prig prig n. A person who demonstrates an exaggerated conformity or propriety, especially in an irritatingly arrogant or smug manner. Google definition. also someone who thinks that they are better than other people because they always obey strict moral rules http://www.macmillandictionary.com/dictionary/american/prig#prig_4 You ...


0

It's a kind of promissory note. In a game of poker, one player may owe another player a sum of money. He doesn't, however, have the money on his person, so he gives the other player a chit which spells out how much he owes. In your case, the railway is the "loser," and you're the "winner," since you won X number of trips fairly and squarely (or simply ...


0

Transpass and metro-card are also common terms for this transportation payment device. They have a magnetic strip or computer chip on which data can be encoded, and can be read by a reader. If you're asking about cards for purposes other than transportation, they're prepaid cards as Josh61 said.


-1

I would translate it as a prepaid ticket strip Explanation Dutch Strippenkaart system: https://books.google.nl/books?id=44t16HqLTjYC&pg=PT27&lpg=PT27&dq=strippenkaart+unique+system+zoning&source=bl&ots=MlFN7UaBh6&sig=93-kej-bW2KzUKvIlLEI6EM-0-c&hl=nl&sa=X&ved=0CCIQ6AEwAWoVChMI9YLLuLLdxgIVydMUCh2Smgkd I hope that the link ...


0

My gas station uses a "punch card" where each punch (hole produced with a hand-held paper puncher) represents a purchased cup of coffee. After 9 "punches", the 10th cup is free. Our train system uses a "10-ride discount card" where a purchase of 10 one-way trips purchased at one time results in an overall discounted price for each ride. The train system ...


0

One alternative that I've heard is jade-colored glasses, playing on a combination of the original glasses and "jaded".


1

If you are referring to a prepaid number of miles you can travel on different means of transportation, it can be an electronic version of a mileage ticket: a book (mileage book) or ticket containing coupons good for a certain number of miles of transportation at a fixed rate per mile. more generally it can be referred to as a prepaid card: ...


26

If you want an idiom that's still mildly vulgar, but still gets used in daily speech: "We are just sitting here with our thumbs in our asses, (waiting for something to do)"


25

"Fuck the dog" (or its milder variant, "screw the pooch") comes from an old joke. There are various versions, but a drunk man ends up shooting the wife and screwing the pooch (instead of the other way around). Reddit It is certainly not about idleness, but epic failure to get a sequence right. Janus Bahs Jacquet's suggestion of using the literal ...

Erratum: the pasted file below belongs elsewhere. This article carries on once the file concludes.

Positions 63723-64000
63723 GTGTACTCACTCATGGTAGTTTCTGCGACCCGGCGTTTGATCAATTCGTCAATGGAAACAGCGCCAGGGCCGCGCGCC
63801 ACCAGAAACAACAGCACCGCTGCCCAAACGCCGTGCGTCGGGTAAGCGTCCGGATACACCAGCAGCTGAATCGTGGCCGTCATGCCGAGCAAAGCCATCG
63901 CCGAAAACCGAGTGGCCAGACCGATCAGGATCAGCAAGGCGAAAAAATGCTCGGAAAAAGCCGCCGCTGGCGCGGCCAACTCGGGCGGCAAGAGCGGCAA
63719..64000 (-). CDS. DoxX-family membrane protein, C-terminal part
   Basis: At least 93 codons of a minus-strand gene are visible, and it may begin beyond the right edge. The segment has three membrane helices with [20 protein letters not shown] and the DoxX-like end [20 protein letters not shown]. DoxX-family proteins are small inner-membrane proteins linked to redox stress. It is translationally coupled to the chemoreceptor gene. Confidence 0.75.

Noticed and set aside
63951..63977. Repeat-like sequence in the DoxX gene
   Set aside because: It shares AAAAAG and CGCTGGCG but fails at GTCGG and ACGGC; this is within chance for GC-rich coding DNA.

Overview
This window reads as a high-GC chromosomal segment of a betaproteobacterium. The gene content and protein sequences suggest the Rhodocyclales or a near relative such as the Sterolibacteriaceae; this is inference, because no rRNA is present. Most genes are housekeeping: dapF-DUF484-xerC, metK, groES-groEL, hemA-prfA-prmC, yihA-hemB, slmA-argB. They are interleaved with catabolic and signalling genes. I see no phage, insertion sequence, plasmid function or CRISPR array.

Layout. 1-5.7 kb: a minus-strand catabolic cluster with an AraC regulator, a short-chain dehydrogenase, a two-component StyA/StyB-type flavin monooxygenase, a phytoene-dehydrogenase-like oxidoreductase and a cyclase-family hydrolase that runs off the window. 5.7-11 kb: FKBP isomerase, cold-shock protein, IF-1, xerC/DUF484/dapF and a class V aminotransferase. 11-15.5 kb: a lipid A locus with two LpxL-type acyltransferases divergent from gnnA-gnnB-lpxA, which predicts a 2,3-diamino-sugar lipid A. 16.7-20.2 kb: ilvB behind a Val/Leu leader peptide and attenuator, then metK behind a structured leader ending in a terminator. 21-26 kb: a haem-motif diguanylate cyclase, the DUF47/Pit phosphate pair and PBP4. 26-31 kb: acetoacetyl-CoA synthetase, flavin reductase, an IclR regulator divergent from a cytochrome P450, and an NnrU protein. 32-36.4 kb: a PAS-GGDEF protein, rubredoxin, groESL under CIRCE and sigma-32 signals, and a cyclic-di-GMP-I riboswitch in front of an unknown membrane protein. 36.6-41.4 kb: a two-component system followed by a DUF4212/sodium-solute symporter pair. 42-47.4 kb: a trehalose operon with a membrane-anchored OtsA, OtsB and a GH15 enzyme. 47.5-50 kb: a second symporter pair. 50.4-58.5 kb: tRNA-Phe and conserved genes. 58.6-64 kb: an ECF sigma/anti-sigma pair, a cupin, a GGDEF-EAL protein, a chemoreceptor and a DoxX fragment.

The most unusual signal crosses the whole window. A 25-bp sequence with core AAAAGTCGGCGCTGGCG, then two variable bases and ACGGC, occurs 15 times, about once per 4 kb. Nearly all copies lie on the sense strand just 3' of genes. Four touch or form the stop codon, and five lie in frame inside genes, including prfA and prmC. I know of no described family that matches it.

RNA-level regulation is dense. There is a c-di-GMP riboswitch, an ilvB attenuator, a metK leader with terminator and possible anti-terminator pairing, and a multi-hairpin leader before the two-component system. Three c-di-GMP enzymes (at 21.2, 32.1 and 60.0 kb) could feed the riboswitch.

19

If you wanted to capture the spirit of the German, you could say We're just sitting here playing with ourselves while upper management is deciding which approach to take. or I'm not doing much of anything, just sitting here playing with myself. In a workplace context, it would not be taken literally. :) P.S. It's not the sort of thing men would ...


1

A couple of possibilities might be: hooray (interjection): Used to express approval, joy or victory. Lizzie has broken a world record, and is now an Olympic medalist! – Hooray! (Wiktionary) huzzah (interjection) (rare, literary, poetic): Used as a cheer indicating enjoyment or approval. (noun): A cheer often associated with sailors, ...


1

Here's a word that also starts with B and has the same number of letters: bully. However, I don't know how often people use this somewhat archaic word by itself; it's sometimes used in the phrase "bully for you!" However, I'm pretty sure it's used by itself frequently enough to be understood in that context.


1

Well done is a valid, but not the only, alternative. Some philologists suggest that 'bravo', ( not brava or bravi) should be used under all circumstances ( probably because of its specific connotations). As a side note, the exclamation is a very common one in contemporary colloquial Italian. Bravo: as an exclamation, "well done!," 1761, from ...


1

A government-influenced media outlet is often described as a mouthpiece of that government. For example, the channel Russia Today is often accused of being a mouthpiece for the Russian parliament, the Kremlin. As in this Washington Post article: ".... expected it to serve as a Kremlin mouthpiece" EDIT: In researching the above I was reminded of ...


-1

"Propaganda Mill" could be used to describe various media outlets - although, it is most precisely used to refer to the government's own deceptive releases.


-1

Gaged press Not neutral press Influenced press Propadanda rag of a corrupt government Gleichgeschaltete Presse - Forced into line press - synchronized press Regierungs Sprechorgan - Governmental organ of speach Government propaganda machinerie Mrs Merkel's (Obama's etc) handpuppet Politieker Federn in den Arsch und Journalisten Honig um den Mund ...